unc logo

Collection Number: 01714-z

Collection Title: John Fletcher Comer Journal, 1844-1847

This is a finding aid. It is a description of archival material held in the Wilson Library at the University of North Carolina at Chapel Hill. Unless otherwise noted, the materials described below are physically available in our reading room, and not digitally available through the World Wide Web. See the section for more information.


expand/collapse Expand/collapse Collection Overview

Size 1 item
Abstract John Fletcher Comer was a cotton planter of Barbour County, Ala., where he also ran a sawmill and corn mill. J.F. Comer was the father of Braxton Bragg Comer, who, in 1906, became governor of Alabama. The collection is a journal kept by John Fletcher Comer containing various kinds of records relating to agricultural activities on his Barbour County, Ala., plantation and to his lumber and corn mills. Included are records of cotton and corn planted, picked, and stored, and of hogs slaughtered. There are also records of specific orders for lumber cut to varying sizes and of numbers of bushels of corn milled for various customers. Miscellaneous purchases of knives, clothing, cloth, and tobacco are also documented. For 1845 through 1847, there are short journal entries, most of which list weather conditions and planting and milling activities. A few entries, however, contain slight references to the health and activities of family and friends.
Creator Comer, John Fletcher, 1811-1858.
Language English
Back to Top

expand/collapse Expand/collapse Information For Users

Restrictions to Access
No restrictions. Open for research.
Copyright Notice
Copyright is retained by the authors of items in these papers, or their descendants, as stipulated by United States copyright law.
Preferred Citation
[Identification of item], in the John Fletcher Comer Journal #1714-z, Southern Historical Collection, The Wilson Library, University of North Carolina at Chapel Hill.
Alternate Form of Material
All or part of this collection is available on microfilm from University Publications of America as part of the Records of ante-bellum southern plantations from the Revolution through the Civil War, Series J.
Acquisitions Information
Received from Donald Comer of Birmingham, Alabama, in May 1950.
Sensitive Materials Statement
Manuscript collections and archival records may contain materials with sensitive or confidential information that is protected under federal or state right to privacy laws and regulations, the North Carolina Public Records Act (N.C.G.S. § 132 1 et seq.), and Article 7 of the North Carolina State Personnel Act (Privacy of State Employee Personnel Records, N.C.G.S. § 126-22 et seq.). Researchers are advised that the disclosure of certain information pertaining to identifiable living individuals represented in this collection without the consent of those individuals may have legal ramifications (e.g., a cause of action under common law for invasion of privacy may arise if facts concerning an individual's private life are published that would be deemed highly offensive to a reasonable person) for which the University of North Carolina at Chapel Hill assumes no responsibility.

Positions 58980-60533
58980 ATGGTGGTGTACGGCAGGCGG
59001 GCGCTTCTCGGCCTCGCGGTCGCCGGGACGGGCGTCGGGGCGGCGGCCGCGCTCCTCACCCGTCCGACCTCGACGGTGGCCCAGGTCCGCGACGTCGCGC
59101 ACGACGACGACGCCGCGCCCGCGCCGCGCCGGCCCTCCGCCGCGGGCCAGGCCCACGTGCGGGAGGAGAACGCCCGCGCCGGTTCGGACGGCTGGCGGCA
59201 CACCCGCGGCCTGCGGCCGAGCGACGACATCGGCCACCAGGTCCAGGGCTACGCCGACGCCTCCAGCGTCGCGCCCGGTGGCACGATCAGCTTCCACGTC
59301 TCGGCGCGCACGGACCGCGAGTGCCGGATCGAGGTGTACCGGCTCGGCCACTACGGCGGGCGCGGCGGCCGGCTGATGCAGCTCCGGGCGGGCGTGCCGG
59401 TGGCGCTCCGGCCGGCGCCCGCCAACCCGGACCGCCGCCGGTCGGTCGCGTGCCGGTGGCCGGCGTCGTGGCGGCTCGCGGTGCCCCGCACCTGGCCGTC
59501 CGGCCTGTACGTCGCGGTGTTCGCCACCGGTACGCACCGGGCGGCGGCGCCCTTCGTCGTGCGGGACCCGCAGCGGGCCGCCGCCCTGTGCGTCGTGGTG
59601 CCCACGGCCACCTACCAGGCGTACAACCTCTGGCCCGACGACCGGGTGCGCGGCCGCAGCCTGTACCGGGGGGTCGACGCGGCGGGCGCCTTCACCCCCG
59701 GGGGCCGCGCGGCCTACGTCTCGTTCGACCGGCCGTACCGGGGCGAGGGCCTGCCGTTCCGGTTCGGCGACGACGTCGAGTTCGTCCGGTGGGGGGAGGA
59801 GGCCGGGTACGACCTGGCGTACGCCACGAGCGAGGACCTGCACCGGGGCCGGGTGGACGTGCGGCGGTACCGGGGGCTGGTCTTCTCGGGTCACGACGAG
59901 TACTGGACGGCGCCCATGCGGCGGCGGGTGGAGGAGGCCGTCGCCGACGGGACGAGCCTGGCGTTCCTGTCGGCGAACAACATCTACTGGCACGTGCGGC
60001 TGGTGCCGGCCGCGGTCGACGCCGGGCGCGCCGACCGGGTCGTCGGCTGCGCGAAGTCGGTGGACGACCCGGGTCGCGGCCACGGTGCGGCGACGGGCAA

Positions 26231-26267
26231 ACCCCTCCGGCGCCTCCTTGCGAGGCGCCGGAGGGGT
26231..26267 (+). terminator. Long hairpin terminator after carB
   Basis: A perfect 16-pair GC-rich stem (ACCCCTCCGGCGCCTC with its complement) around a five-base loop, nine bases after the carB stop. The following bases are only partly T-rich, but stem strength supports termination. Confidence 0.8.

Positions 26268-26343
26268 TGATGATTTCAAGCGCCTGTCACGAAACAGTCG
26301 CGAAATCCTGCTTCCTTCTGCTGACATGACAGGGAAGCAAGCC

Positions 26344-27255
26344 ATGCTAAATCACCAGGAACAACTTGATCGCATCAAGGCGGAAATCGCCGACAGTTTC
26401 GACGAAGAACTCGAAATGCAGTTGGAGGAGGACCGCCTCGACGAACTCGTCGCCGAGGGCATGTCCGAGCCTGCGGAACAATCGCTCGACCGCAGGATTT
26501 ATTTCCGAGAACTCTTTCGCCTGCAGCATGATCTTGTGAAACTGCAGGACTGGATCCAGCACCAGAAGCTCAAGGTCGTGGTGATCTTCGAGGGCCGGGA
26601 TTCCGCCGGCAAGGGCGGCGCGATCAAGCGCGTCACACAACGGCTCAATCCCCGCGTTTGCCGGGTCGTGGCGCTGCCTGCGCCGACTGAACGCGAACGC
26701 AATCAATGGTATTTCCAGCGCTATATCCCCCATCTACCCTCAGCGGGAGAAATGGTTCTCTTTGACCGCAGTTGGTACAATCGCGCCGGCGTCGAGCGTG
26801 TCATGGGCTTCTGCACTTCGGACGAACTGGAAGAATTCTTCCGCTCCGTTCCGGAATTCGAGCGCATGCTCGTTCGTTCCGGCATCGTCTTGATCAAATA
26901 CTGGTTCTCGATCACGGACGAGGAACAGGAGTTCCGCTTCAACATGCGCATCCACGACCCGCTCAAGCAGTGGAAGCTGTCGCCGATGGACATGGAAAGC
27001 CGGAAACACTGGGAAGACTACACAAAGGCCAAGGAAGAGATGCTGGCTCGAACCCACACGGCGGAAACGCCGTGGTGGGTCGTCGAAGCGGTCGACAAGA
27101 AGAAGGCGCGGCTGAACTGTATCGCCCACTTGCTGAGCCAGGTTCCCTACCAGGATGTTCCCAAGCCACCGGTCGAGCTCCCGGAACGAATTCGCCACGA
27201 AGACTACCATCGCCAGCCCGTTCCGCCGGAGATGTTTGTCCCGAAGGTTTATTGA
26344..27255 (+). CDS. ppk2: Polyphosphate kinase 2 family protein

Back to Top

expand/collapse Expand/collapse Subject Headings

The following terms from Library of Congress Subject Headings suggest topics, persons, geography, etc. interspersed through the entire collection; the terms do not usually represent discrete and easily identifiable portions of the collection--such as folders or items.

Clicking on a subject heading below will take you into the University Library's online catalog.

Back to Top

expand/collapse Expand/collapse Related Collections

Back to Top

expand/collapse Expand/collapse Biographical Information

John Fletcher Comer (1811-1858), a native of Jones County, Georgia, was the son of Ann Trippe and Hugh Moss Comer, and grandson of Elizabeth Moss and Samuel Comer. He married Catharine Lucinda Drewry in 1841 and settled in Barbour County, Alabama, where he engaged in growing cotton and operating a sawmill and a corn mill.

When he died, Comer left his widow with six minor sons. The fourth son was Braxton Bragg Comer, who, in 1906, became governor of Alabama.

Back to Top

expand/collapse Expand/collapse Scope and Content

Journal, 200 pps., kept by Comer, containing various kinds of records relating to agricultural activities on his Barbour County, Alabama, plantation and to his lumber and corn mills.

The journal is arranged as follows:

Pages 1-5: Records of cotton planted and picked and of hogs slaughtered, 1844-1845.

Pages 6-92: Records of activity at Comer's sawmill, including specific orders for lumber cut to varying sizes and numbers of bushels of corn milled for various customers, 1844-1847.

Pages 93-107: Miscellaneous records of corn and cotton planted, picked, and stored in warehouses, and of purchases of knives, clothing, cloth, and tobacco, 1844-1845.

Pages 108-200: Short journal entries, most of which list weather conditions and planting and milling activities. A few entries, however, contain slight references to the health and activities of family and friends.

Back to Top

Contents list

expand/collapse Expand/collapse John Fletcher Comer Journal, 1844-1847.

Back to Top

Processing Information

Processed by: Roslyn Holdzkom, April 1991

Encoded by: ByteManagers Inc., 2008

Finding aid updated for digitization by Kathryn Michaelis, September 2010

Back to Top